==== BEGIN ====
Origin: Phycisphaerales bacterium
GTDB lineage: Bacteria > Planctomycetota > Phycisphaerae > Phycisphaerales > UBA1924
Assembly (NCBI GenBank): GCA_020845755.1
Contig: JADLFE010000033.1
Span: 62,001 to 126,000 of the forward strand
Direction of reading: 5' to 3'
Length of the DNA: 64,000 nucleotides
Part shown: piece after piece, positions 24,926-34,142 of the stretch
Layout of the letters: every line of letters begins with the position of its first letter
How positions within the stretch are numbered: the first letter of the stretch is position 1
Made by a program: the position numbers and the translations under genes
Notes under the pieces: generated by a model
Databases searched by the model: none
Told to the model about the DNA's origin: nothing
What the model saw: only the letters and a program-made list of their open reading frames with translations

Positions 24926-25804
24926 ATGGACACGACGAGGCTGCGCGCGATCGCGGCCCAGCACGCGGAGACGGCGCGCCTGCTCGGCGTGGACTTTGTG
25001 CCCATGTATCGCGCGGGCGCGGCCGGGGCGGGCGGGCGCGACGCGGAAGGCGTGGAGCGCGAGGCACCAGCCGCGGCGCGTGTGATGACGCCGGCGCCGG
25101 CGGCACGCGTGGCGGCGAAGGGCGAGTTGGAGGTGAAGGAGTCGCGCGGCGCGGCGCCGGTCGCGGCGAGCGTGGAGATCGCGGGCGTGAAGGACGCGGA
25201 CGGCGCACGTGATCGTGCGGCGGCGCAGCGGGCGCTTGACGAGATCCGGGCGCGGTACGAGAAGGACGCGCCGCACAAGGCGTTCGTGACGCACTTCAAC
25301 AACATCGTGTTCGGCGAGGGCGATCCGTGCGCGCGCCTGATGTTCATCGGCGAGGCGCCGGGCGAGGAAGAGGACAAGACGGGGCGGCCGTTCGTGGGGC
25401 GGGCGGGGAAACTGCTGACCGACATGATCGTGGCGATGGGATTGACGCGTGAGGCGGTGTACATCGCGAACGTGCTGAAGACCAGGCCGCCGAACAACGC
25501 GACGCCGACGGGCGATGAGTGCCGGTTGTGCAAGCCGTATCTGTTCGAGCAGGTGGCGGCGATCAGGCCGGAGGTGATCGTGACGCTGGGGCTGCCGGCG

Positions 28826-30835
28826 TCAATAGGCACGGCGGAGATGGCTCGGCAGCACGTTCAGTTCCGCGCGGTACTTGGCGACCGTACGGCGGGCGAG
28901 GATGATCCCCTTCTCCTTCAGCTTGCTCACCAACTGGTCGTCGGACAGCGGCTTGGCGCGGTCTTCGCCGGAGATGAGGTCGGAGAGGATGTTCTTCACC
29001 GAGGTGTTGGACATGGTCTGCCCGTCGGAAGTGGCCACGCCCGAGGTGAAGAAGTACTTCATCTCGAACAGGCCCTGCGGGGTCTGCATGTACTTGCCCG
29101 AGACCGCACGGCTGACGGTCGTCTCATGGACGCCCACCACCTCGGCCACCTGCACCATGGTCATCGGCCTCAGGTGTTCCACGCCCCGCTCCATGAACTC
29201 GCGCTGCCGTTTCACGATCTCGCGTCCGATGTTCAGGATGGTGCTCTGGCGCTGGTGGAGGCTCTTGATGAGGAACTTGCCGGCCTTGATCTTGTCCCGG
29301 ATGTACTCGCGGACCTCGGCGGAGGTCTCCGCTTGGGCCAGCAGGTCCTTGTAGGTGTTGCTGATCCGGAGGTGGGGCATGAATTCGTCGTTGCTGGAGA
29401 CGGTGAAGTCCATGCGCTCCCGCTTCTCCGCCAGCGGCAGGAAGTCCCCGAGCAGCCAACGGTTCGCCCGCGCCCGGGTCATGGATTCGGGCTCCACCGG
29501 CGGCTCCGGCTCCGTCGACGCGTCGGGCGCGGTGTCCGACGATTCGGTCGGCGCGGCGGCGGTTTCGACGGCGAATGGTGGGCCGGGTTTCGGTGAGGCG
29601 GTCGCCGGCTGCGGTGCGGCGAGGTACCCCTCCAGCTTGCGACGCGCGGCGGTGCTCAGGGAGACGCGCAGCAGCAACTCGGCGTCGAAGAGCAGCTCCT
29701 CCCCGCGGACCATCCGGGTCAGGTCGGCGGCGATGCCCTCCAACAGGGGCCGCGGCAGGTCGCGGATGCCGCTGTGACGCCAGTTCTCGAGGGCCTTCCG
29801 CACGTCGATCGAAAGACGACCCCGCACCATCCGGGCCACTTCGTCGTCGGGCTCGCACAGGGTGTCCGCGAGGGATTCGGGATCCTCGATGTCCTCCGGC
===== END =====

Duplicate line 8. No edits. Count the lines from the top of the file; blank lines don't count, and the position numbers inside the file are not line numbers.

Part shown: piece after piece, positions 24,926-34,142 of the stretch